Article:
Maldives

Mindless in Male

Print edition : May 01, 2015

Former President Mohamed Nasheed arrives at a court in Male on February 23. Photo: ADAM SIREII/AFP

President Abdulla Yameen. Photo: V. Sudershan

The Abdullah Yameen government gets former President Mohamed Nasheed a 13-year jail term for the arrest and detention of a judge and manages to bar him from political activity by pushing a law through the People’s Majlis.

ONE OF THE MOST POPULAR LEADERS IN Maldives, the convicted former President Mohamed Nasheed, can no longer be a member of the party he nurtured, the Maldivian Democratic Party (MDP), or for that matter any party.

On March 30, the 85-member People’s Majlis, or Parliament, adopted 42-2 an amendment to the Amendment to the Maldives Prison & Parole Act, narrowing down the basic rights guaranteed for convicts. One provision is to disqualify those serving a prison term from holding the membership of any political party. The MDP alleges that the move, coming close on the heels of the questionable conviction of Nasheed, is designed to remove him from active politics.

The Abdullah Yameen government, which has been hounding Nasheed since 2013, insisted it had nothing to do with the functioning of the archipelago’s courts even as a Male court, in a tearing hurry, convicted Nasheed on terrorism charges on March 13. By implication, Nasheed, the first democratically elected President, who won the nation’s first multiparty election held in 2008, is now a terrorist. He was arrested on February 22 and dragged into a court to be remanded.

A three-judge Bench took barely three weeks to convict and sentence Nasheed, for the “arrest or forceful abduction and detention” of a senior judge, Abdulla Mohamed, in January 2012 when he was in office. This was labelled an act of terror. In a trial that was quirky in many ways, Nasheed was initially denied legal representation on a technicality, denied the right to appeal, and the defence witnesses were prevented from taking the stand. Nasheed’s legal team resigned subsequently, stating that the court had refused them proper time to prepare a defence. The Bench that passed the sentence included two judges who had acted as witnesses for the prosecution.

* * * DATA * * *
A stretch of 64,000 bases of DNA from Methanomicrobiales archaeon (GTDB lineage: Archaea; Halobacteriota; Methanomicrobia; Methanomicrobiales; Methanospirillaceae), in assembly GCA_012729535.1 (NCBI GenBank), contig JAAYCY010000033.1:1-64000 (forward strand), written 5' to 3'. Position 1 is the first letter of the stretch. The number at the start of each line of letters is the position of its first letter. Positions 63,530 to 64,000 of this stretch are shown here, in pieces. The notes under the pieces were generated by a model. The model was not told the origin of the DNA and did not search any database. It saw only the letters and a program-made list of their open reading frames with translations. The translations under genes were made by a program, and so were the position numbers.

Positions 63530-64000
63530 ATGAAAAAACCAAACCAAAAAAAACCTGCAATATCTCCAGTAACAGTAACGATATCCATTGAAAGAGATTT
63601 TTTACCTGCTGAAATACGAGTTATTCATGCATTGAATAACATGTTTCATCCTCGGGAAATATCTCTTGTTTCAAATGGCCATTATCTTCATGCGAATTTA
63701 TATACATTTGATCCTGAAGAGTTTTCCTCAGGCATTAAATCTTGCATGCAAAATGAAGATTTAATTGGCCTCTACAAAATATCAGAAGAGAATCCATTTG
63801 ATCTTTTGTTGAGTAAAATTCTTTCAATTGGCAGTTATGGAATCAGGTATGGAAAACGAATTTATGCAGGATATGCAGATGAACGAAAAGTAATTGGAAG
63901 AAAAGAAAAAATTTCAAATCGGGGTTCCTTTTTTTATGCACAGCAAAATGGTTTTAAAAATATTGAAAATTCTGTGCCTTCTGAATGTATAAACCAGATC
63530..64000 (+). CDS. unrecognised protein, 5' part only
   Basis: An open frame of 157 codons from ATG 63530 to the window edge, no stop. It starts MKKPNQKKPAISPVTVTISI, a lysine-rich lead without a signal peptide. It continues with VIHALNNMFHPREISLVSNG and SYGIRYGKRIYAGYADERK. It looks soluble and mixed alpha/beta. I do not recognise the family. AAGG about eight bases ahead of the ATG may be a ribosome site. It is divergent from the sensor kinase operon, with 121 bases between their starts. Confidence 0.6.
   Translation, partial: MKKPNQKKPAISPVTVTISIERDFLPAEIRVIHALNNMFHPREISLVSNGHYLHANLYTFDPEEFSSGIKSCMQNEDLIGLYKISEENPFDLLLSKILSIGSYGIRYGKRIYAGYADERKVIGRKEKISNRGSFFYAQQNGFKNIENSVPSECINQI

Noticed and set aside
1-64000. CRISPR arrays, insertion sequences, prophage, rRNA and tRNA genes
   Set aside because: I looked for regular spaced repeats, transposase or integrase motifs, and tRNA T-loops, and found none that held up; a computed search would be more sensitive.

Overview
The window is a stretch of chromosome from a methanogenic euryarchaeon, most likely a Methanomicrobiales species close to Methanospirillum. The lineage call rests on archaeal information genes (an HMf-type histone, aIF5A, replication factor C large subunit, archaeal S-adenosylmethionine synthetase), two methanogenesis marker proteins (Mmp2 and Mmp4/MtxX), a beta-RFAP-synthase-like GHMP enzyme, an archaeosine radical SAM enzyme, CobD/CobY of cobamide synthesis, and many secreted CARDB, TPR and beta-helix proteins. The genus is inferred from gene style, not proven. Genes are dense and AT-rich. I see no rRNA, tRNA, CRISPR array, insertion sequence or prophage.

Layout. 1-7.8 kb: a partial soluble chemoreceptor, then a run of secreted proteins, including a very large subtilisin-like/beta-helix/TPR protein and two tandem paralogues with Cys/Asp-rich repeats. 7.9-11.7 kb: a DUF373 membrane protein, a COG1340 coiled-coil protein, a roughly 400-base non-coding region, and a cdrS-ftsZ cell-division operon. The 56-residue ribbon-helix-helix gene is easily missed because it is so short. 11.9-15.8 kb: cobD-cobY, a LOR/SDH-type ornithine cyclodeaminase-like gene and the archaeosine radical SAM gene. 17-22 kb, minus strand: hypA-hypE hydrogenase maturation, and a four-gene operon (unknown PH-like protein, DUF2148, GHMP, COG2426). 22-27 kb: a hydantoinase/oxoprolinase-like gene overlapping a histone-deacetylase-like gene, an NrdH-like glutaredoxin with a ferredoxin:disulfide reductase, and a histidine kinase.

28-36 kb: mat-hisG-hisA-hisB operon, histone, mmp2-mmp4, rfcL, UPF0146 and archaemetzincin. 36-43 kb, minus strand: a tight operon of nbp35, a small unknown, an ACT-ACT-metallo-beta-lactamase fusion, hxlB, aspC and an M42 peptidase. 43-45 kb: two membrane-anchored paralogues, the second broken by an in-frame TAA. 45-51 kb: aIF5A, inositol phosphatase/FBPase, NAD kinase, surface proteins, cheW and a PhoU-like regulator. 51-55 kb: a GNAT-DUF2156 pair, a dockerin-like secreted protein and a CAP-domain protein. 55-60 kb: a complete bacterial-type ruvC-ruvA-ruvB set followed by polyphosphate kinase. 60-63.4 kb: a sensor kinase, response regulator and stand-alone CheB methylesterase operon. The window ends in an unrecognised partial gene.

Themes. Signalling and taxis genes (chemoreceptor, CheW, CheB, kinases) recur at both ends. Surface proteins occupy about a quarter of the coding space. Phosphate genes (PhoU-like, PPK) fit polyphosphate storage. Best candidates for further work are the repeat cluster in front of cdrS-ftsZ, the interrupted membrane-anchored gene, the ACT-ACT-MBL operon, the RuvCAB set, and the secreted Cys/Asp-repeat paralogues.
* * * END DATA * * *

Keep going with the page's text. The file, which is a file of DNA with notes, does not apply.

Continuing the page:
Nasheed’s appeal

On hearing the verdict, Nasheed, who was in court without his lawyers, made the courtroom a platform for his dramatic speech: “Beloved citizens of Maldives, I appeal to all of you today to stay courageous and strong; to confront the dictatorial power of this regime,” he said in Dhivehi, according to an MDP release. “To change this government and work towards forming a government that would pave the way for the people’s development and prosperity; to not be afraid of being arrested or facing a long sentence; to take all of your lives in your hands and to go out onto the streets in protest. Do not consider either the security of your personal lives or the transitory happiness of your wives, husbands, children, parents and relatives; for the security of all of your children and their children is in jeopardy,” he said.